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Date: 3/15/2007 1:09:42 AM
Author: riogems

If I had some more time I could put together a whole range from very light blue to black.
That would be so cool.


I would love to see a range of say 10 stones from light to dark in blue sapphire, ruby and tsavorite.

It''s so subjective as to what is the "best" colour - I know when I was tsavorite hunting I read everything I could find on them and had a certain colour in mind that was perfect for me. I was so pleased that Wink found exactly that shade for me - but mine seems to be quite a bit deeper in colour than those that other people have been posting recently. Is my shade "THE BEST" - I don''t know, but for my eyes: yes!

It''s going to be the same for you Bilbo - you have to go with the colour that makes your heart beat a bit faster.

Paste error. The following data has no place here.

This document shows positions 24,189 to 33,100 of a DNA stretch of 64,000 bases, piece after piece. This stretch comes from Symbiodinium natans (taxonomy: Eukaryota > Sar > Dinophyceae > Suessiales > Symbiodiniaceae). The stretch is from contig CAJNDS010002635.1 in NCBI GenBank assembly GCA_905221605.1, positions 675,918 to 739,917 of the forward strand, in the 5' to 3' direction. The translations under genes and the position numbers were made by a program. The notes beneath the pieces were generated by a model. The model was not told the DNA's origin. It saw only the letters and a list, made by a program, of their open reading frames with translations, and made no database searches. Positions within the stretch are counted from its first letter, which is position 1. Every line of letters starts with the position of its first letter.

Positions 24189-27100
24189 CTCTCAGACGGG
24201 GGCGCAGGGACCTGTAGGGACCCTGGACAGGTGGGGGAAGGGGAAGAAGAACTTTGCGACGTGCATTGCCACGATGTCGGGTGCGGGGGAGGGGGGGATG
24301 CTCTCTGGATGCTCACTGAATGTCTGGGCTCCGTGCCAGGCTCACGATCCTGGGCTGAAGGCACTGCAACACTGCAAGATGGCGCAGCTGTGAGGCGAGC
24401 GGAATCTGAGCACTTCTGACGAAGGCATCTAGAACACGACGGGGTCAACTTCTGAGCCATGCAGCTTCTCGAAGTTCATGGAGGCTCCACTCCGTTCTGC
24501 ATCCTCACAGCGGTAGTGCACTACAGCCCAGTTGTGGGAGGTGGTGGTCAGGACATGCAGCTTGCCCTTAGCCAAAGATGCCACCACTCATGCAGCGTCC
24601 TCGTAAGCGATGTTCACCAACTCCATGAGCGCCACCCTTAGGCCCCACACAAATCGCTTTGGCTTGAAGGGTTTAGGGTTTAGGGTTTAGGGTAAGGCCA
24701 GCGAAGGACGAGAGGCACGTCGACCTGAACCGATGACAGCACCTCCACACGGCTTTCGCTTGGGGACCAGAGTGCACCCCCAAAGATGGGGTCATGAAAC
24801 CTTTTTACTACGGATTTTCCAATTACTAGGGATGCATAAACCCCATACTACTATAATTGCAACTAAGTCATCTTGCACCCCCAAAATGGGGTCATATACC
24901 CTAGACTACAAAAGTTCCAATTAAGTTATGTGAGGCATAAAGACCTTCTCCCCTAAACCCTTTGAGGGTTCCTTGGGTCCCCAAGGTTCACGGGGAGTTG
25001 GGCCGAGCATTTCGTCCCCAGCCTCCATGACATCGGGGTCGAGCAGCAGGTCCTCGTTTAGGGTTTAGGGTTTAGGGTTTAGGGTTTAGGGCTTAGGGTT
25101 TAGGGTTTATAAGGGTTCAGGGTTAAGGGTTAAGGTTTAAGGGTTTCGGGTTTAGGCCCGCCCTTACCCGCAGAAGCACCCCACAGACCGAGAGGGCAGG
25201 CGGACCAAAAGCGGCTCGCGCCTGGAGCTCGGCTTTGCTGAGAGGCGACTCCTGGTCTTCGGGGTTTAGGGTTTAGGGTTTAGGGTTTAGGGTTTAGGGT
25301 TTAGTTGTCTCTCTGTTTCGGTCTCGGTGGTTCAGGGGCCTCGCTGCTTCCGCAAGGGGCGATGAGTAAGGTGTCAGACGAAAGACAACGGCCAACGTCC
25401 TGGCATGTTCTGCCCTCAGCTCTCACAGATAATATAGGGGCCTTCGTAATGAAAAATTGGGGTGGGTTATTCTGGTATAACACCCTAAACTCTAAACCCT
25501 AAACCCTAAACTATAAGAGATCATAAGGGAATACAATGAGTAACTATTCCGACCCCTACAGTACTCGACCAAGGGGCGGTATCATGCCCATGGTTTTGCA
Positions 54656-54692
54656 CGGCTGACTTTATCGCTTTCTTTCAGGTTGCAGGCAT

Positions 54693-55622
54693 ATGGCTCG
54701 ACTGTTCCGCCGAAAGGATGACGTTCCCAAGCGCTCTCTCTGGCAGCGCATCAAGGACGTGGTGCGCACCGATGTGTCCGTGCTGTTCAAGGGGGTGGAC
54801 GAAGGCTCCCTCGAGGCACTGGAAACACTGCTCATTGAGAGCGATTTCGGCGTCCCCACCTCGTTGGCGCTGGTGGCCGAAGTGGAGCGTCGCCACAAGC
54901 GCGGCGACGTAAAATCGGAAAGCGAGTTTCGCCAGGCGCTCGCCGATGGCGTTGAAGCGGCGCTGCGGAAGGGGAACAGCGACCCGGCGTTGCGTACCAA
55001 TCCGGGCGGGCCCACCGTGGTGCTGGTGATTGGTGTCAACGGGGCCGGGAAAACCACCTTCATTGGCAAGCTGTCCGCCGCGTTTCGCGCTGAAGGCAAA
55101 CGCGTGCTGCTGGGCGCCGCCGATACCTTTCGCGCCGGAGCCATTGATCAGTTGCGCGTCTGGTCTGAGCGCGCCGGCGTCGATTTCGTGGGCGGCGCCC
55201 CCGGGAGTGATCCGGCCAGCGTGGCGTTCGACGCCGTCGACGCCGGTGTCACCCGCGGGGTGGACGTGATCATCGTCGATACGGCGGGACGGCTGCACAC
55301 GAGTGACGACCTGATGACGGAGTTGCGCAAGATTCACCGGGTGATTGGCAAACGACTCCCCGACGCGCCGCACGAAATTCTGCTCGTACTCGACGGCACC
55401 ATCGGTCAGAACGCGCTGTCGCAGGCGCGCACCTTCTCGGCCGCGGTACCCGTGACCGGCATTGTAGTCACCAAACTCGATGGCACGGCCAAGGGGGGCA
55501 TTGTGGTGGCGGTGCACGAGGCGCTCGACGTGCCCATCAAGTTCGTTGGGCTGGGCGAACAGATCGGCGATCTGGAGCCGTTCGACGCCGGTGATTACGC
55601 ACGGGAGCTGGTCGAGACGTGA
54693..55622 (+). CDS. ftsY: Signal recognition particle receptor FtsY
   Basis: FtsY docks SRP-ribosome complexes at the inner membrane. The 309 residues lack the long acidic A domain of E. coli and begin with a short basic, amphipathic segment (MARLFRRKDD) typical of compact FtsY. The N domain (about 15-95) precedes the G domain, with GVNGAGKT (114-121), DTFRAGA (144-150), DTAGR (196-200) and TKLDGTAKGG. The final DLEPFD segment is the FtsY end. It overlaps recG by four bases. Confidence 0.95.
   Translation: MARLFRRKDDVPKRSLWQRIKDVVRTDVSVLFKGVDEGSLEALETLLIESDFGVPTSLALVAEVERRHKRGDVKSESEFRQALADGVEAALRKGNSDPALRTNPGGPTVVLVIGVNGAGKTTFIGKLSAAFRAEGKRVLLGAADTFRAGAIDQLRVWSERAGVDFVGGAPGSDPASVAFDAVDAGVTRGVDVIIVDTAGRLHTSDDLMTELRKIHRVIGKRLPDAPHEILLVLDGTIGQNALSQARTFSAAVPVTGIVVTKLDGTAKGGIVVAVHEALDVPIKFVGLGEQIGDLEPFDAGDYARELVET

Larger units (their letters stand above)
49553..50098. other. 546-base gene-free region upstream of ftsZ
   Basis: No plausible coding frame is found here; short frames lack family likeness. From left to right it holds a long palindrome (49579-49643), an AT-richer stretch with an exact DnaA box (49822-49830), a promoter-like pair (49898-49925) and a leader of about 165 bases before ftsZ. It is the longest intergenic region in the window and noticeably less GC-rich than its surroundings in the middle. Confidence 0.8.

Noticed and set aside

Kismet

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Date: 3/15/2007 8:59:07 AM
Author: mightysatchmo
I just picked my ring up and picked out my sapphire out of the 4-5 they showed me at the jeweler. You want a medium blue, you want brilliance and depth. I learned that after seeing them all. Heres the ring I picked, like they said its hard to photograph and get the true feeling of one. This is a princess cut square and when lite hits it it looks amazing. Good Luck to you, I know the feeling.
Satchmo that is one stellar ring! Love the all princess setting.
 

LdyNghtWng